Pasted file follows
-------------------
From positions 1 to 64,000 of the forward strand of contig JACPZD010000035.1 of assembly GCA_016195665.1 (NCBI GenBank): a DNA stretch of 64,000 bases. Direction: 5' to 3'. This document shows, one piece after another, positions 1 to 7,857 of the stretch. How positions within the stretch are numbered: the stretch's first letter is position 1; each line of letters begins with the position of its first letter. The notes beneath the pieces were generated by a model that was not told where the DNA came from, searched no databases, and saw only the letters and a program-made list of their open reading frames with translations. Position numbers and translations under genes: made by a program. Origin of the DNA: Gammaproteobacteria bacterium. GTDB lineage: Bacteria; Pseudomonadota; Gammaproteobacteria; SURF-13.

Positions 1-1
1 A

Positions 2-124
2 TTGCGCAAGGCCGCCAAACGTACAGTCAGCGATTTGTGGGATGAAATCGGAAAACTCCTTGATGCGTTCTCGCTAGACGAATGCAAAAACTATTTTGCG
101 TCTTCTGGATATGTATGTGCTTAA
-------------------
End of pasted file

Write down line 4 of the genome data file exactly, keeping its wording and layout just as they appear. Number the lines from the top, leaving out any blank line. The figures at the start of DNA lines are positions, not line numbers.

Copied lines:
Positions 2-124